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Racist Letters at College Being Investigated

May 10, 1990|JULIO MORAN | TIMES STAFF WRITER

Santa Monica College campus police are trying to determine the source of racist letters placed in the campus mailboxes of seven black staff members, college officials said.

College President Richard L. Moore said this week that it would be inappropriate for him to discuss the matter while the investigation was under way. The letters were sent in early April, and Moore said he hopes the investigation will conclude by the end of this month.

In a memo to the college staff, Moore said he was "profoundly saddened and angry" by the incident.

The racist letters were sent to seven staff members who had sent out flyers inviting other black faculty, administrators and staff members to attend an informal meeting at a nearby restaurant to explore ways to encourage the hiring of more black staff members and the recruitment of more black students.

Currently, about 12.3% of the faculty, administrators and staff are black, as is about 10% of the student body of 20,000, according to college spokesman Bruce Smith.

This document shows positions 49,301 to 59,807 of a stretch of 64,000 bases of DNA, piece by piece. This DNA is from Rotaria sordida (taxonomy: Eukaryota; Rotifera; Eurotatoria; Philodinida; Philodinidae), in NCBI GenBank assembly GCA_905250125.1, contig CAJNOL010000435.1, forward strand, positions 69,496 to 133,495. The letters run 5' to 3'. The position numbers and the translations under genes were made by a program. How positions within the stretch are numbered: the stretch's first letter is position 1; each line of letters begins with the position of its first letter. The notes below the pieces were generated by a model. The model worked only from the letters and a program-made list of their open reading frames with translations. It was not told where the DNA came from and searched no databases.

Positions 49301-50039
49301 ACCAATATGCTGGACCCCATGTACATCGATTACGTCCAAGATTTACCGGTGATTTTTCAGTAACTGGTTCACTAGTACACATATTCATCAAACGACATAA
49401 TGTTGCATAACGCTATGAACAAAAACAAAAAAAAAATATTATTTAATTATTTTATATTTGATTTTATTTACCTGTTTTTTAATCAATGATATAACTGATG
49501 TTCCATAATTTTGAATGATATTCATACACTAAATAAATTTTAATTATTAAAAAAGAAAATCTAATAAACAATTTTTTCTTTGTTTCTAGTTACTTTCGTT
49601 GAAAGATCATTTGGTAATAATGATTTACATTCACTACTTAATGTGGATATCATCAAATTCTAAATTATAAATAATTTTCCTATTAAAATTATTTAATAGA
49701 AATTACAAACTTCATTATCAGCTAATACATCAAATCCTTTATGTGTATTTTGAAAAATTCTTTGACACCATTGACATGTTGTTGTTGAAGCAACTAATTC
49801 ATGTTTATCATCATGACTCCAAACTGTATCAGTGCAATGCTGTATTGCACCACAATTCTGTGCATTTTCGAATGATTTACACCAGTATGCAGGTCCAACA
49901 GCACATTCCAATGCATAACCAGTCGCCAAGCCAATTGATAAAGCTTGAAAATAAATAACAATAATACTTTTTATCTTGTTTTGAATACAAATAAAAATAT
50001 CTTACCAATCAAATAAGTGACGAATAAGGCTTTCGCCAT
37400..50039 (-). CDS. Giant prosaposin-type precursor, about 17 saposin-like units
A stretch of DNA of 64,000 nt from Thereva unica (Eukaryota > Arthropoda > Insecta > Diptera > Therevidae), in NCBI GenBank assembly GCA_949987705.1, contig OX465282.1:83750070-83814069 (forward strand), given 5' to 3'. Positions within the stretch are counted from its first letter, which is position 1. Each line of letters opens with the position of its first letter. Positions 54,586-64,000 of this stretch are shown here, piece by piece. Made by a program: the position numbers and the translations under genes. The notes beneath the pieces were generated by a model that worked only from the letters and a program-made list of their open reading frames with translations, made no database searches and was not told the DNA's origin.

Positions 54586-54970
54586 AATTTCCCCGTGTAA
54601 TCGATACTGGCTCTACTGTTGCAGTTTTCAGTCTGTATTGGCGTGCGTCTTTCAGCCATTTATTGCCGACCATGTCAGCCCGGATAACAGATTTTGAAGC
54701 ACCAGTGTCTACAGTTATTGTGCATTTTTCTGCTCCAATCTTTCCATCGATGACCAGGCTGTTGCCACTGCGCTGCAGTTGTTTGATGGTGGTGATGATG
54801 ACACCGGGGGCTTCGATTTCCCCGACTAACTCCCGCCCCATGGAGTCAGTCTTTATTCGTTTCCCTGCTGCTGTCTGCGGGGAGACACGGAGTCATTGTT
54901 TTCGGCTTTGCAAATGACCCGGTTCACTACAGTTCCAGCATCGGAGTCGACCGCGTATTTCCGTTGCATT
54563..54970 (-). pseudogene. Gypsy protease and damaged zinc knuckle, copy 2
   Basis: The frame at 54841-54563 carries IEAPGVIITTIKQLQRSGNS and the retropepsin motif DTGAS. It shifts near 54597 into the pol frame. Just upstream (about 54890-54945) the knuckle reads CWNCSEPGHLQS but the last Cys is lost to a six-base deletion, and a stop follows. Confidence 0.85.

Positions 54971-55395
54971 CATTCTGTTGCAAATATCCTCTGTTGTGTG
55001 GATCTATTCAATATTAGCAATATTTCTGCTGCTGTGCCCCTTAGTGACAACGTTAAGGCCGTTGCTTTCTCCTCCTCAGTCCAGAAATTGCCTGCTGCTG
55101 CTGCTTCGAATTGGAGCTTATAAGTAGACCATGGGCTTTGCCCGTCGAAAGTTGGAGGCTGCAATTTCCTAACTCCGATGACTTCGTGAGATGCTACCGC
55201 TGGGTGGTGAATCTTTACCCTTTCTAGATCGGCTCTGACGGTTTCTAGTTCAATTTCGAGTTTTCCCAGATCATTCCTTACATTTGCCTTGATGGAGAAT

The staff members who received the letters in their campus mailboxes had been listed on the flyers as contacts. The only people with access to the mailboxes are other staff members.

The recipients' names were typewritten on the envelopes. Inside the envelopes were altered copies of the original flyers inviting "Caucasians" to attend an "all-white mixer" at a local bar. The flyer had a drawing of a burning cross and hooded people, both symbols of the Ku Klux Klan.

"Let me tell you that threats of violence, whether premeditated by racial hatred or by any form, will not be tolerated by me, this college community, nor our society," Moore said in his memo to the staff. "I accept these threats as charged against me and this college."

Moore said in his memo that he directed campus police to find the letter writer.

Campus Police Chief Andy Campbell could not be reached for comment. The college newspaper, the Corsair, recently reported that campus police had found fingerprints on the letters but did not provide further information.

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